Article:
“Black Lives Matter” began as a hashtag on Twitter in the wake of Trayvon Martin’s death. As a therapist, I began asking myself questions about how the field of psychotherapy can play a role in supporting the Black community as it fights for change. While psychotherapists discuss issues of race-based trauma and resilience building we may be missing an important piece. The bigger question is: How has the field played a role in marginalizing specific communities of color and more specifically, the Black community?
There was a recent article by KQED entitled Mental Health Study: Sorry, I’m Not Accepting New (Black or Poor) Patients which brought to light some very disturbing issues.
“Previous research has shown that psychotherapists have a preference to treat clients they perceive to be verbal, intelligent, and “psychologically minded,” in other words, people who are like them. Another study found that psychiatrists perceive black patients as “less articulate, competent, [and] introspective” compared to white patients.”
As a therapist who serves Black clients and identifies as a queer POC immigrant, the article was beyond painful to read. I have had to genuinely reflect on our therapist profession as a whole and consider some excruciating realities. Being silent could mean having complicity in a wider system that violently and fatally targets Black individuals.
So this amplifies the question: How do we as therapists in the SF Bay Area support #BlackLivesMatter? I think the question picks at the scabs of a terrible history. A history that few mental health clinicians consider. Over the last century the field has systematically perpetuated and discriminated against the Black community.(Read here) . From diagnosis to treatment, racial biases have haunted the field. For example, once upon a time the Euro-American psychological field believed that race determined level of intelligence. Black individuals have been over-diagnosed and misdiagnosed because they were viewed from the dominant Euro-American perspective (Read Here). Rather than examining the inter-cultural relationship between a Euro-American centric mental health system and Black communities, the field has instead a history of being ethnocentric in viewing other cultures. It has also ignored the confounding variable of dominant cultural privilege (or White privilege) when observing clients of color. All this has systematically contributed to marginalizing Black communities.
What is more challenging to consider is how race and class play a role in terms of how a person gets access to mental health treatment. How do we even begin to address this gap in mental health resources?
Considering our history as a field today, are we continuing to look at mental health from a racially-biased standpoint? YES. My sense is that we are far from racism free. Unless we continually have more honest self-reflection as individuals and as an entire field of mental health practitioners, we will be far from a “post-racism” mental health system. The mental health system continues to perpetuate racism towards the Black community and our ongoing denial does more harm than good. It might even be ongoing, systematic, racial aggression which we unconsciously participate in. How do we begin considering racism’s effect on how we assess, diagnose and treat? There may not be immediate answers but we have got to keep exploring, self-reflecting and continually bring these unconscious processes to light.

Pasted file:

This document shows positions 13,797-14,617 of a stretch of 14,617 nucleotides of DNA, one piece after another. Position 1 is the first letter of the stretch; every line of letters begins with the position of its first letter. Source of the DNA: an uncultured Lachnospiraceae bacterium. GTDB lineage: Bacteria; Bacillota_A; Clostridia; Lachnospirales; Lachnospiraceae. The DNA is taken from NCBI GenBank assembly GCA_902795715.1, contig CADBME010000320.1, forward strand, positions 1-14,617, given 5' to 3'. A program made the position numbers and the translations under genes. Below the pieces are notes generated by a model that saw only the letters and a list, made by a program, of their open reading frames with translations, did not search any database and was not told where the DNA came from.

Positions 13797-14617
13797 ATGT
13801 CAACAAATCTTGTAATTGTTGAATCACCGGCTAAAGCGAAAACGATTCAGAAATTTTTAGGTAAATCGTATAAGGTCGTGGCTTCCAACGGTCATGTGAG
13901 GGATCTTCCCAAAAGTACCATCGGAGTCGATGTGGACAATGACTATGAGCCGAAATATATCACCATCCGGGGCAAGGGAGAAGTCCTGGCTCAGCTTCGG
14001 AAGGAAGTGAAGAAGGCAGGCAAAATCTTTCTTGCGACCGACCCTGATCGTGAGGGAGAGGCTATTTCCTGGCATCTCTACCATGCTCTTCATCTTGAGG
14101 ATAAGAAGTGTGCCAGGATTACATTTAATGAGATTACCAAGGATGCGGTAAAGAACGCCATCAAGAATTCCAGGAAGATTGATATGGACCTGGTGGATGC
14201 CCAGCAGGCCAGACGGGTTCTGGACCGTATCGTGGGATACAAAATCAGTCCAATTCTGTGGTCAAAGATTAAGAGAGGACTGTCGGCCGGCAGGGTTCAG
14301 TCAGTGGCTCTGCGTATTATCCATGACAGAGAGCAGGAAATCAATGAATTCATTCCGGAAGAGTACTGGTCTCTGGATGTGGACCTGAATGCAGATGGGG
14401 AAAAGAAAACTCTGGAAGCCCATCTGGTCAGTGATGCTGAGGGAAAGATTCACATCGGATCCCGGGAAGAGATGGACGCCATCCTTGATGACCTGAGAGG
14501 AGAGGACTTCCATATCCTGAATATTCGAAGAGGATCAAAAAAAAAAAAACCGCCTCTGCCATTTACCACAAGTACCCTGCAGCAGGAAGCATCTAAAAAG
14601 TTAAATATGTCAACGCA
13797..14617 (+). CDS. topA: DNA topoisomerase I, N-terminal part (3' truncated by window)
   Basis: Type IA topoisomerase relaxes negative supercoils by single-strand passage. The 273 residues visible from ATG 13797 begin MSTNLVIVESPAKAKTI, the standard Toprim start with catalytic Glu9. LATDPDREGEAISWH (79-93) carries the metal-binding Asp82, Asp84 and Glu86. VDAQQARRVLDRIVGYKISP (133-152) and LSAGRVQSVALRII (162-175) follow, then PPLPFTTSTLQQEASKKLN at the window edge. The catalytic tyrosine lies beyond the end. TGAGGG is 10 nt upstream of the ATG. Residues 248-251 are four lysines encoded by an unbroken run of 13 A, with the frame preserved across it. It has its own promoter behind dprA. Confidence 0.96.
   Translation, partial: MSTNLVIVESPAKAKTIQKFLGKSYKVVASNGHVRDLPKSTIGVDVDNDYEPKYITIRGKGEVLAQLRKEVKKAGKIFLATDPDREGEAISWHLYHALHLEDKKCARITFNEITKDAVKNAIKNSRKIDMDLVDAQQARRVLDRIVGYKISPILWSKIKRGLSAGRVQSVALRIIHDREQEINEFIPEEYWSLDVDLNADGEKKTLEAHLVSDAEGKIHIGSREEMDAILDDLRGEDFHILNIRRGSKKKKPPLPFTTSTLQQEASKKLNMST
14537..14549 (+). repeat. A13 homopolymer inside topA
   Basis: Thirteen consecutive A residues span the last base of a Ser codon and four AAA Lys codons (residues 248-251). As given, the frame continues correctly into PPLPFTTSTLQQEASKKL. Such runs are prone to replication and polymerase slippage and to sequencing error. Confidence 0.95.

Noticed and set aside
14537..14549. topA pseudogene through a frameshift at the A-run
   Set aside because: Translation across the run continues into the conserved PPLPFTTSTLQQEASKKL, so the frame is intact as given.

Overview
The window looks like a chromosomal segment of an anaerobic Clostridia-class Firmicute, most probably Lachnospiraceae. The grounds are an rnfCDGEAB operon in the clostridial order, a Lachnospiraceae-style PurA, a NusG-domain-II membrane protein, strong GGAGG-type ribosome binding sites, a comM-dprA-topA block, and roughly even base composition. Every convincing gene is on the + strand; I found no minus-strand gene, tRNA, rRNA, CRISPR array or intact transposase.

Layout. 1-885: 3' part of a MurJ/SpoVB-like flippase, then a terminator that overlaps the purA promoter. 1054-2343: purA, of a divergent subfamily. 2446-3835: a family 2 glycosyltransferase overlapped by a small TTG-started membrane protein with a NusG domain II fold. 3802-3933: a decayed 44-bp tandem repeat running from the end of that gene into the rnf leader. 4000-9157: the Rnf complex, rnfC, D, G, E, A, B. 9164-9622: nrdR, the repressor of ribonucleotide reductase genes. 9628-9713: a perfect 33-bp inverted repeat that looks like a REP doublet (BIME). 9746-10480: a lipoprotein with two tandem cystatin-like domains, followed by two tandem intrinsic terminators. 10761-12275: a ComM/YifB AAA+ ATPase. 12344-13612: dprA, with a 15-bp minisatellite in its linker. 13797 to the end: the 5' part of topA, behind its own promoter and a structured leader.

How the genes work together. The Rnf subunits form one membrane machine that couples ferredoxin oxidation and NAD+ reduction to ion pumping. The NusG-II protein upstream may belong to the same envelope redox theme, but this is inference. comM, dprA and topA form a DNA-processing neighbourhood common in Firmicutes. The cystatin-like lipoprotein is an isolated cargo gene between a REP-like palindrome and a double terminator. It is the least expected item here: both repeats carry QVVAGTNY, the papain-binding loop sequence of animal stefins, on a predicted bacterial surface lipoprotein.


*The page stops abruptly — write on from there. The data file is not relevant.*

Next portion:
Several mental health boards have made a precise effort to put out statements in regards to #BlackLivesMatter. The AFTA has made a beautiful statement and I wish to quote:
“Why the Black Lives Matter Movement Should Matter to Members of AFTA and to all Mental Health Professionals
We enter therapeutic relationships with preconceived, often subjective ideas of normal and abnormal, functional and dysfunctional, rooted in our racial, cultural and social contexts. The experience of racial privilege can lead to a universal assumption that all people and races have similar experiences and opportunities. Diagnostic assessments and research practices are far from immune to these influences and assumptions.
Assumptions based in White privilege are present in psychotherapy regardless of the setting or the social status of the participants; from private practices to agencies serving clients of lower socio-economic class. Therapy is not conducted in a vacuum. In addition to the personal history and present situation of each family and individual, therapy is influenced by the intersecting, multidimensional contexts that include the social systems and cultural identities of privilege, race, ethnicity, socio-economic class, education, sexual orientation and gender identity addressed by Black Lives Matter as it affirms the lives of Black people and challenges the dehumanization of the Black community.”
I do not have all the answers but I know that it is so vital to be a Queer Asian clinician who stands in solidarity with the Black community, my Black clients and my Black peers in the field. I want to be an ally and I know I need to do so with humility and be open to change in myself and in my work.